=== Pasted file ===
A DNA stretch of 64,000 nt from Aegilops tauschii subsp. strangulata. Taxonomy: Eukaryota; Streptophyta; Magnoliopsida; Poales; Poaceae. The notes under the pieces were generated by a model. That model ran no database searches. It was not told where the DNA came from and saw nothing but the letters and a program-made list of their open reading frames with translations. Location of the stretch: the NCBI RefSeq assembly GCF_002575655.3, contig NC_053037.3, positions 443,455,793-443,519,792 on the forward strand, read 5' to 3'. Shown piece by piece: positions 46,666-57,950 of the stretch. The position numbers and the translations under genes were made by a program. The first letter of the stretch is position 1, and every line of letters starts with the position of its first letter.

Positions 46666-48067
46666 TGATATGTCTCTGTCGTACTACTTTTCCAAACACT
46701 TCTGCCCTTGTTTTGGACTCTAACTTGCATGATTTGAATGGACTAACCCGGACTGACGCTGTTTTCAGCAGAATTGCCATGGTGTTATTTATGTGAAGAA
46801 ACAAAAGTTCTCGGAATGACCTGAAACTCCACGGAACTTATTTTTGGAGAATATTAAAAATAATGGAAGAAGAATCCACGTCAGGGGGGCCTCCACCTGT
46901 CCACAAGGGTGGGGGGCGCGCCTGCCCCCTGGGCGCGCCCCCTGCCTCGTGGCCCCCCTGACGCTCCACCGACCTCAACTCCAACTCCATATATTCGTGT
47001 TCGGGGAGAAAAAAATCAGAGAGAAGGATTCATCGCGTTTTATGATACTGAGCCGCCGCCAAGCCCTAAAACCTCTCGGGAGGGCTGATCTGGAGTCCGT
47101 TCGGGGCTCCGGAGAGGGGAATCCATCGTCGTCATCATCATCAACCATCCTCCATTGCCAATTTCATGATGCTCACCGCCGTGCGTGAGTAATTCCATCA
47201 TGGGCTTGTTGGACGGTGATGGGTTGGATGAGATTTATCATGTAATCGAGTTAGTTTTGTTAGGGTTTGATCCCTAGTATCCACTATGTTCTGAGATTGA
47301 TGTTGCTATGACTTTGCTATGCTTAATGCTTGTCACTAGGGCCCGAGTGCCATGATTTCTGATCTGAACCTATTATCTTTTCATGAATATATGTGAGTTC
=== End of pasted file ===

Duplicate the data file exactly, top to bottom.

A DNA stretch of 64,000 nt from Aegilops tauschii subsp. strangulata. Taxonomy: Eukaryota; Streptophyta; Magnoliopsida; Poales; Poaceae. The notes under the pieces were generated by a model. That model ran no database searches. It was not told where the DNA came from and saw nothing but the letters and a program-made list of their open reading frames with translations. Location of the stretch: the NCBI RefSeq assembly GCF_002575655.3, contig NC_053037.3, positions 443,455,793-443,519,792 on the forward strand, read 5' to 3'. Shown piece by piece: positions 46,666-57,950 of the stretch. The position numbers and the translations under genes were made by a program. The first letter of the stretch is position 1, and every line of letters starts with the position of its first letter.

Positions 46666-48067
46666 TGATATGTCTCTGTCGTACTACTTTTCCAAACACT
46701 TCTGCCCTTGTTTTGGACTCTAACTTGCATGATTTGAATGGACTAACCCGGACTGACGCTGTTTTCAGCAGAATTGCCATGGTGTTATTTATGTGAAGAA
46801 ACAAAAGTTCTCGGAATGACCTGAAACTCCACGGAACTTATTTTTGGAGAATATTAAAAATAATGGAAGAAGAATCCACGTCAGGGGGGCCTCCACCTGT
46901 CCACAAGGGTGGGGGGCGCGCCTGCCCCCTGGGCGCGCCCCCTGCCTCGTGGCCCCCCTGACGCTCCACCGACCTCAACTCCAACTCCATATATTCGTGT
47001 TCGGGGAGAAAAAAATCAGAGAGAAGGATTCATCGCGTTTTATGATACTGAGCCGCCGCCAAGCCCTAAAACCTCTCGGGAGGGCTGATCTGGAGTCCGT
47101 TCGGGGCTCCGGAGAGGGGAATCCATCGTCGTCATCATCATCAACCATCCTCCATTGCCAATTTCATGATGCTCACCGCCGTGCGTGAGTAATTCCATCA
47201 TGGGCTTGTTGGACGGTGATGGGTTGGATGAGATTTATCATGTAATCGAGTTAGTTTTGTTAGGGTTTGATCCCTAGTATCCACTATGTTCTGAGATTGA
47301 TGTTGCTATGACTTTGCTATGCTTAATGCTTGTCACTAGGGCCCGAGTGCCATGATTTCTGATCTGAACCTATTATCTTTTCATGAATATATGTGAGTTC